Salvation Army Global Statistics

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The Salvation Army's 2012 Yearbook highlights some of the following global statistics:

  • How many countries does The Salvation Army work in?
    • As of the High Council 2013 (August, 2013), The Salvation Army serves in 126 countries/territories.
  • How many languages are used within the work of The Salvation Army?
    • 175 languages.
  • How many Salvation Army Corps are there in the world?
    • Including outposts, societies, new corps plants and recovery churches, there are 15,765 Salvation Army Corps.
  • How many officers are in The Salvation Army?
    • The are 26,244 officers in The Salvation Army. 17,070 are active officers, 9,174 are retired officers.
  • How many Cadets are there currently in The Salvation Army?
    • As of 1st January 2011, there were 1,173 cadets in training within The Salvation Army.
  • How many senior soldiers are there in The Salvation Army?
    • There are currently 1,132,823 soldiers serving in The Salvation Army.
  • How many junior soldiers are there in The Salvation Army?
    • There are currently 383,349 junior soldiers (8-12 year olds) in The Salvation Army.
  • How many Homeless shelters and Emergency lodges do The Salvation Army have?
    • 422 Homeless hostels worldwide, with a capacity of 24,464 and 381 Emergency lodges worldwide, with a capacity of 19,074.
  • 288,380 prisoners are visited worldwide in The Salvation Army.
There is so much more that The Salvation Army do around the world, and this is simply a glimpse into some numbers. Naturally, this fails to encapsulate the significance of the relationships that are developed in Salvation Army Corps and Social Centres right around the world. Read for example, Commissioner Jim Knaggs blog on the work of The Salvation Army on the west coast of the United States.

When you hear of a young person kneeling at the mercy seat offering their life over to Christ, or you hear of the drug dependant 40 year old who has finally made a change, then and ONLY then, do you begin to describe living and breathing Salvation Army ministry! A global movement that sets its sights on winning the world for Jesus.

Read more of Pete Brookshaw's blog here

The Doctrines of The Salvation Army

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What are the doctrines of The Salvation Army?

There are eleven statements of faith that The Salvation Army adhere to. They are the fundamental beliefs that underpin the work of The Salvation Army:

We believe that the Scriptures of the Old and New Testaments were given by inspiration of God, and that they only constitute the Divine rule of Christian faith and practice.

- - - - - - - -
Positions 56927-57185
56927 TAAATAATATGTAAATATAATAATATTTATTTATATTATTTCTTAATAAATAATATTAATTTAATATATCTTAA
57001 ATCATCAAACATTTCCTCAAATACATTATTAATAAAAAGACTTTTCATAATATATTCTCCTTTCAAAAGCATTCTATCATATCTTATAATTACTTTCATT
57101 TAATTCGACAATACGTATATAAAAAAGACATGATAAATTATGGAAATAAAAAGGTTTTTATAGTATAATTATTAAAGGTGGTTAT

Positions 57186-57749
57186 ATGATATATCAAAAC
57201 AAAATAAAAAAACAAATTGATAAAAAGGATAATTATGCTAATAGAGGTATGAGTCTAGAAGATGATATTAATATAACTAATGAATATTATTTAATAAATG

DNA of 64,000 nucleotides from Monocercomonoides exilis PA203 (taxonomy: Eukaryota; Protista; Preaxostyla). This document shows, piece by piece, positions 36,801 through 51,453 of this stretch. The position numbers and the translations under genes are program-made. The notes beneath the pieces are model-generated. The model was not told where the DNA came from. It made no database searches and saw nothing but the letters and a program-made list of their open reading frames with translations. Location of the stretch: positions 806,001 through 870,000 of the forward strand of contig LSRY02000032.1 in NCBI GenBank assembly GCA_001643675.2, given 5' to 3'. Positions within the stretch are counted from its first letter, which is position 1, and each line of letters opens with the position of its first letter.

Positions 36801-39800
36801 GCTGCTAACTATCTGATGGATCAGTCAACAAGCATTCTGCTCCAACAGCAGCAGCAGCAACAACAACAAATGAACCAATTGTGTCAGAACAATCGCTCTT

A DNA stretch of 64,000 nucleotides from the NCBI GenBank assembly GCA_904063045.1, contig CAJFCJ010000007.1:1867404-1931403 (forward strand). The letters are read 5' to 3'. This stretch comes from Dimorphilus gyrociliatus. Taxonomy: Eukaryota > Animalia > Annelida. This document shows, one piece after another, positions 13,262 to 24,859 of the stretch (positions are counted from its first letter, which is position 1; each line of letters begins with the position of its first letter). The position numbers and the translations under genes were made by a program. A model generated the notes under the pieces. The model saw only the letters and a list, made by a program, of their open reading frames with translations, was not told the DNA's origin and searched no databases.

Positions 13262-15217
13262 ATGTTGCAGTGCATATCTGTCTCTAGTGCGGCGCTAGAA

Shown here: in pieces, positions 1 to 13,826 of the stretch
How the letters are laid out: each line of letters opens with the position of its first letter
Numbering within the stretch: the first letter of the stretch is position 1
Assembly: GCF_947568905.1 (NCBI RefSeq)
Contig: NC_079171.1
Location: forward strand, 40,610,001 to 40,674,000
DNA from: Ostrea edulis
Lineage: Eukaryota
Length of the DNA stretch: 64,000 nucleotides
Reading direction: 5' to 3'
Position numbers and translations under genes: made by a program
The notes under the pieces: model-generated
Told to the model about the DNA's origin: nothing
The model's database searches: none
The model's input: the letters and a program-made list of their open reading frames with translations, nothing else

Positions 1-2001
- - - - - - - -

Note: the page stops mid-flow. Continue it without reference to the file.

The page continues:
We believe that there is only one God, who is infinitely perfect, the Creator, Preserver, and Governor of all things, and who is the only proper object of religious worship.
We believe that there are three persons in the Godhead-the Father, the Son and the Holy Ghost, undivided in essence and co-equal in power and glory.
We believe that in the person of Jesus Christ the Divine and human natures are united, so that He is truly and properly God and truly and properly man.
We believe that our first parents were created in a state of innocency, but by their disobedience they lost their purity and happiness, and that in consequence of their fall all men have become sinners, totally depraved, and as such are justly exposed to the wrath of God.
We believe that the Lord Jesus Christ has by His suffering and death made an atonement for the whole world so that whosoever will may be saved.
We believe that repentance towards God, faith in our Lord Jesus Christ, and regeneration by the Holy Spirit, are necessary to salvation.
We believe that we are justified by grace through faith in our Lord Jesus Christ and that he that believeth hath the witness in himself.
We believe that continuance in a state of salvation depends upon continued obedient faith in Christ.
We believe that it is the privilege of all believers to be wholly sanctified, and that their whole spirit and soul and body may be preserved blameless unto the coming of our Lord Jesus Christ.

We believe in the immortality of the soul; in the resurrection of the body; in the general judgment at the end of the world; in the eternal happiness of the righteous; and in the endless punishment of the wicked.